19. From the bare reading of this clause, it is apparent that parties had agreed that their Arbitration shall be by a panel of three arbitrators. Each party to appoint one Arbitrator and the third, who shall act as presiding arbitrator, to be appointed by the two arbitrators appointed by the parties. This Clause further states that 'the arbitration shall be invoked by one party issuing to the other a notice in writing invoking the arbitration and appointing an Arbitrator'.

20. In the present case, it is respondent no.1 who had invoked the Arbitration Clause and admittedly while invoking the Arbitration Clause, he had appointed Sh. M.K.S. Menon, respondent no. 2 as an Arbitrator.

21. The Clause further reads 'Upon receipt of the notice, the other party shall appoint the second arbitrator. The two Arbitrators so appointed shall appoint the third Arbitrator who shall act as the ‘Presiding Arbitrator’. If the other party fails to appoint a second Arbitrator within 30(thirty) Days from the receipt of request to do so, then the Arbitrator so appointed by the first party shall adjudicate the dispute as ‘Sole Arbitrator’.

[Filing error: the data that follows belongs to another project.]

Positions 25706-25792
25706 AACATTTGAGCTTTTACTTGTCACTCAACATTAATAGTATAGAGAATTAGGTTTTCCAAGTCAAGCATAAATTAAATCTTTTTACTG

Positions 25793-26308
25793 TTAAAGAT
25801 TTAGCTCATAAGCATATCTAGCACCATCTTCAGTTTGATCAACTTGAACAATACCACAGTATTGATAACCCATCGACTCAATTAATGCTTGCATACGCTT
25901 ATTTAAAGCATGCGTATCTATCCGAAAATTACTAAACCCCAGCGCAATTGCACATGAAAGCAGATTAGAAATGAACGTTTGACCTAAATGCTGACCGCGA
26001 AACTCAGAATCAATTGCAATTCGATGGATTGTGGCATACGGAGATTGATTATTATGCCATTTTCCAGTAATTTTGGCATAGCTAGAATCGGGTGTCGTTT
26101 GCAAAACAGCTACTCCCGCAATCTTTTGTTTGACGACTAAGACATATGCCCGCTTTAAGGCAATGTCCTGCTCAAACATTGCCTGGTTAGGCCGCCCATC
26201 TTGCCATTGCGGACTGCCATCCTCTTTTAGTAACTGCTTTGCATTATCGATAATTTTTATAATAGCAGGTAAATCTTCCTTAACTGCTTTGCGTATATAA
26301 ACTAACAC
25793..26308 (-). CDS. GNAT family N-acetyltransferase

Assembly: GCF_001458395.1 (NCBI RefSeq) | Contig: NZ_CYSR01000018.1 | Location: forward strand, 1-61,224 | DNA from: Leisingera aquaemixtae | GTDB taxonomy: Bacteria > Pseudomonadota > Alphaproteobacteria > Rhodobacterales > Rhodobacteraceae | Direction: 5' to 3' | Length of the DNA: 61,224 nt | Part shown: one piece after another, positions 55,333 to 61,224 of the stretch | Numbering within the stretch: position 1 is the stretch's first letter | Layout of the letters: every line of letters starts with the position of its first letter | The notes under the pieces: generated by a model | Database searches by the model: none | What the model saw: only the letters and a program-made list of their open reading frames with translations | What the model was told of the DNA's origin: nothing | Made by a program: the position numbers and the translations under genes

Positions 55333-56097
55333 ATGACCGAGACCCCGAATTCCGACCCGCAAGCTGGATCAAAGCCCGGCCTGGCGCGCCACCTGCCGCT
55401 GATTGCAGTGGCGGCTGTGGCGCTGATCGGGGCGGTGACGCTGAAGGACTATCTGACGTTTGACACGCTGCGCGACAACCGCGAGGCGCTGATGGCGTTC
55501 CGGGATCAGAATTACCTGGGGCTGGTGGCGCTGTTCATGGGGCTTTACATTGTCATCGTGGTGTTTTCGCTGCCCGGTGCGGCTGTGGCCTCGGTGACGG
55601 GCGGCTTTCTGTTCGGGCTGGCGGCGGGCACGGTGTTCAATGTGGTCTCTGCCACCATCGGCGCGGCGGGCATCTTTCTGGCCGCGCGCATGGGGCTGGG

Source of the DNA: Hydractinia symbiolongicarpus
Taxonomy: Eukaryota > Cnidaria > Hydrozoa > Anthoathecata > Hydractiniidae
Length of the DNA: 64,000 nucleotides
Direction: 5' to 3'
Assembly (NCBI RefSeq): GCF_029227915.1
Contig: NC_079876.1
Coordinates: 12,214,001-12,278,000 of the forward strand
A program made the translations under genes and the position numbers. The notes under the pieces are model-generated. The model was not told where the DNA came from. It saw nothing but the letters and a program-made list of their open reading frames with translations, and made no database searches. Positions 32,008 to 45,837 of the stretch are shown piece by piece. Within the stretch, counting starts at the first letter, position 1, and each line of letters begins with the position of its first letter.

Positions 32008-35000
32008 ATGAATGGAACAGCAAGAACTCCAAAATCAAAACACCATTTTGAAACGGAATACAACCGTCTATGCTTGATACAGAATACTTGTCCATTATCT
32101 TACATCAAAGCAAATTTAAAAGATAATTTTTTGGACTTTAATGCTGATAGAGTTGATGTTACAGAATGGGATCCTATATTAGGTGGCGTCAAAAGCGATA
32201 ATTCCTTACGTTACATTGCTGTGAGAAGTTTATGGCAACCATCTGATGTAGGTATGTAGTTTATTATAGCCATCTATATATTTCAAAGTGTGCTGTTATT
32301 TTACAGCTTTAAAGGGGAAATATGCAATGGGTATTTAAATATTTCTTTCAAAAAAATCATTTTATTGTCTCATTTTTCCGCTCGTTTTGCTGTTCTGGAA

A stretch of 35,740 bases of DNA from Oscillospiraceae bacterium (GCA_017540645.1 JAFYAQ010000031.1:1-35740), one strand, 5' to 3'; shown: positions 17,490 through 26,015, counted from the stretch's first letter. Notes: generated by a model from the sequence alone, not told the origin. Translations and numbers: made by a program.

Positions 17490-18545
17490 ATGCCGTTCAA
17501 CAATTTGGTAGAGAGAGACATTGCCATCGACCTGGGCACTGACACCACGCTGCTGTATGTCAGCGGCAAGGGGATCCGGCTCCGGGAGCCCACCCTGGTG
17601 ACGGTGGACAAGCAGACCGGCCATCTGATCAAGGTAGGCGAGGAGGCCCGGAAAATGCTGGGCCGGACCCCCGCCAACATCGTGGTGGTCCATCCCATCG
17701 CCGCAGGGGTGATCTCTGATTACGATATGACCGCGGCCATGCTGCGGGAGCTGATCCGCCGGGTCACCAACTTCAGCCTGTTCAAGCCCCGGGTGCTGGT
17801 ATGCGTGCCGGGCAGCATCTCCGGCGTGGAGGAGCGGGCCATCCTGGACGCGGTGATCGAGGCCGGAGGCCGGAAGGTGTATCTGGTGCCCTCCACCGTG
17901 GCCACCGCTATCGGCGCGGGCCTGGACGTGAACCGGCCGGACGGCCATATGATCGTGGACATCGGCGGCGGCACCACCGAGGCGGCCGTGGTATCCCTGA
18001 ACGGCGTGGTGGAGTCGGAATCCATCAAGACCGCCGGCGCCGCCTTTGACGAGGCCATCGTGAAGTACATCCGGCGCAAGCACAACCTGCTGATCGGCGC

22. This para of the Clause envisages that the other party shall appoint the second arbitrator on receipt of the notice of invocation of Arbitration and this has to be done within 30 days from the receipt of the notice from the first party.

23. In the present case, admittedly the petitioner has failed to appoint the second arbitrator within 30 days from the receipt of the notice of invocation.

24. The petitioner appointed his second arbitrator only by 2nd July, 2014 which fact is clear from the letter dated 02.07.2014 written to respondent no. 2, i.e the arbitrator. Admittedly, the respondent had invoked the arbitration clause vide its letter dated 2nd May, 2014 which was duly received by the petitioner on 5th May, 2014. Factually, therefore the petitioners did not in terms of the arbitration clause appointed the second arbitrator within 30 days. The arbitration clause as is clear from its unequivocal terms, clearly stipulates that in the eventuality of failure by the second party to appoint the second arbitrator within 30 days, the arbitrator so appointed by the first party would adjudicate the dispute as sole arbitrator.